Cap Blanc-Nez (literally "Cape White Nose" in English; from Dutch Blankenesse, white headland) is a cape on the Côte d'Opale, in the Pas-de-Calais département, in northern France. The cliffs of chalk are very similar to the white cliffs of Dover at the other side of the Channel in England. Cap Blanc-Nez does not protrude into the sea like a typical cape, but is a high point where a chalk ridge has been truncated by the sea, forming a cliff that is topped by the obelisk of the Dover Patrol Monument, commemorating the Dover Patrol which kept the Channel free from U-boats during World War I.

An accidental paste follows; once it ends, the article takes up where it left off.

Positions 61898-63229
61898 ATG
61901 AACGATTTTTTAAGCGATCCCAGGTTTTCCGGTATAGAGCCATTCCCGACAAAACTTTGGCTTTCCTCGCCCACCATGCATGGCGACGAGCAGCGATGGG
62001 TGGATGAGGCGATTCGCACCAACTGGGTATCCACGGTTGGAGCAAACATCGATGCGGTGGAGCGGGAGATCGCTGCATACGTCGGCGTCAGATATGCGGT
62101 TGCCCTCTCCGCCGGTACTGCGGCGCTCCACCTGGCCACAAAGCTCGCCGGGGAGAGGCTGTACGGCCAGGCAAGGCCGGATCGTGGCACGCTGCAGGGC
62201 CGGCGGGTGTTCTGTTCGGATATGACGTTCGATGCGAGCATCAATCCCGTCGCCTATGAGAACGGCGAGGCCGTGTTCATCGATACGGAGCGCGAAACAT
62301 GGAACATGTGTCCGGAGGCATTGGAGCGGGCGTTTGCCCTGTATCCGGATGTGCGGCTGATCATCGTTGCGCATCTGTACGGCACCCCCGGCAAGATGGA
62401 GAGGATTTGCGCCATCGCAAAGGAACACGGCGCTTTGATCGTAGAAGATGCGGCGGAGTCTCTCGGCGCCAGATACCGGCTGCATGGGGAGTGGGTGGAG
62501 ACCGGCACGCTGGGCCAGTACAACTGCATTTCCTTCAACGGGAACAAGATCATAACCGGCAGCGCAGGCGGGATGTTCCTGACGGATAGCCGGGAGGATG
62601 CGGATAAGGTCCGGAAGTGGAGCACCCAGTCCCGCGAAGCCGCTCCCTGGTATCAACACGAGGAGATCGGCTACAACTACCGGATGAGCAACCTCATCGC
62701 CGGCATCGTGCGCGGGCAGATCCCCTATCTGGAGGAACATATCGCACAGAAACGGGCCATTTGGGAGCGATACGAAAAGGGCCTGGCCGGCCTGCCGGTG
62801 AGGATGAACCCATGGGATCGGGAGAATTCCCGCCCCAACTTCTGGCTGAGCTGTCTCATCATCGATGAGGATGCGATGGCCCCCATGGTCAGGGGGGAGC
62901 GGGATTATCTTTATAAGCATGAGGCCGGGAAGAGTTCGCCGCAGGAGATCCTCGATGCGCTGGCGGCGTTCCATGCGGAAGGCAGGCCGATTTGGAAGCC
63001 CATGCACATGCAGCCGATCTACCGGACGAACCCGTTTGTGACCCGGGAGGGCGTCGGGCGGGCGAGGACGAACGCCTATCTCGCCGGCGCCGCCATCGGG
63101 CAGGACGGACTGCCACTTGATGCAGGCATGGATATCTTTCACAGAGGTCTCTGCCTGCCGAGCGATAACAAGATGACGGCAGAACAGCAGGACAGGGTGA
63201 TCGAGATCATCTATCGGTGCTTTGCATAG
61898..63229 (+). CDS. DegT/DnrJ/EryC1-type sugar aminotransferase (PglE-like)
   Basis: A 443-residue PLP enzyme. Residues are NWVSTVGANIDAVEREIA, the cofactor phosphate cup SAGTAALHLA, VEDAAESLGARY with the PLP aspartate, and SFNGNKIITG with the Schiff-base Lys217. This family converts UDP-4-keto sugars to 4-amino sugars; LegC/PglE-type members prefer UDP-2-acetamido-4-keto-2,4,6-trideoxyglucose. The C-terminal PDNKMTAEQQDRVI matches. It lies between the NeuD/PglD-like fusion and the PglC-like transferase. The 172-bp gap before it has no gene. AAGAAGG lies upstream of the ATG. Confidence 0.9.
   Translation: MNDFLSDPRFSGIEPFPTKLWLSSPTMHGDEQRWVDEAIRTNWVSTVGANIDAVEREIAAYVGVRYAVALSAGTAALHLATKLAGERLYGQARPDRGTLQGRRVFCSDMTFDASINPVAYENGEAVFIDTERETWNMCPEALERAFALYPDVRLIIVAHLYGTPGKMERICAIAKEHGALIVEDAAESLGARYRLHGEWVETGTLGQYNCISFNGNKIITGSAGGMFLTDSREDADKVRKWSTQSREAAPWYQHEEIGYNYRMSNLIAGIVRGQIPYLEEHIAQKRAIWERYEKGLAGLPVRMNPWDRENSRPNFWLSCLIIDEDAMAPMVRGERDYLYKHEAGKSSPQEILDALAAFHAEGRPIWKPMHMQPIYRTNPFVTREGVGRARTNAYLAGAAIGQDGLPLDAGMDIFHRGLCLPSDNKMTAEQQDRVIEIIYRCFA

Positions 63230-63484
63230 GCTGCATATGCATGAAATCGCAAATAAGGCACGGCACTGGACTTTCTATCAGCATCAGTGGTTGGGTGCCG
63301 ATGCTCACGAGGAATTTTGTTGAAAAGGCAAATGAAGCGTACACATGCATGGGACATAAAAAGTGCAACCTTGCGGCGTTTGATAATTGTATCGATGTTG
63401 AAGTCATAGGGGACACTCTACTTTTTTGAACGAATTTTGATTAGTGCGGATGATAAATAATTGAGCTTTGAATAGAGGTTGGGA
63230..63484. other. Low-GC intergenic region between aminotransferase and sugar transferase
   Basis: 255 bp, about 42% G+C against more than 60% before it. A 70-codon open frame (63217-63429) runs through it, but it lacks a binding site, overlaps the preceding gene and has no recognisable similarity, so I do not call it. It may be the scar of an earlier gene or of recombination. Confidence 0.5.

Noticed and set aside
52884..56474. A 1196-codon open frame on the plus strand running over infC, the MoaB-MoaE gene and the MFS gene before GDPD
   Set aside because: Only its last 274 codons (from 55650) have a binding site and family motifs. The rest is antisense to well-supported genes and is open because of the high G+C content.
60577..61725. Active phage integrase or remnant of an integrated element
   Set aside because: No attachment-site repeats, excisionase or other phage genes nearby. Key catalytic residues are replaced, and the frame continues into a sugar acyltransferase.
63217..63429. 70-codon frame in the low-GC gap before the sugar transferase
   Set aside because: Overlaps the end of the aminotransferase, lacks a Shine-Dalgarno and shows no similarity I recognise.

Cap Blanc-Nez was a vital measuring point for the eighteenth-century trigonometric survey linking the Paris Observatory with the Royal Greenwich Observatory. Sightings were made across the English Channel to Dover Castle and Fairlight Windmill on the South Downs. This Anglo-French Survey was led in England by General William Roy.
Some miles away to the southwest of Cap Blanc-Nez is the taller Cap Gris-Nez.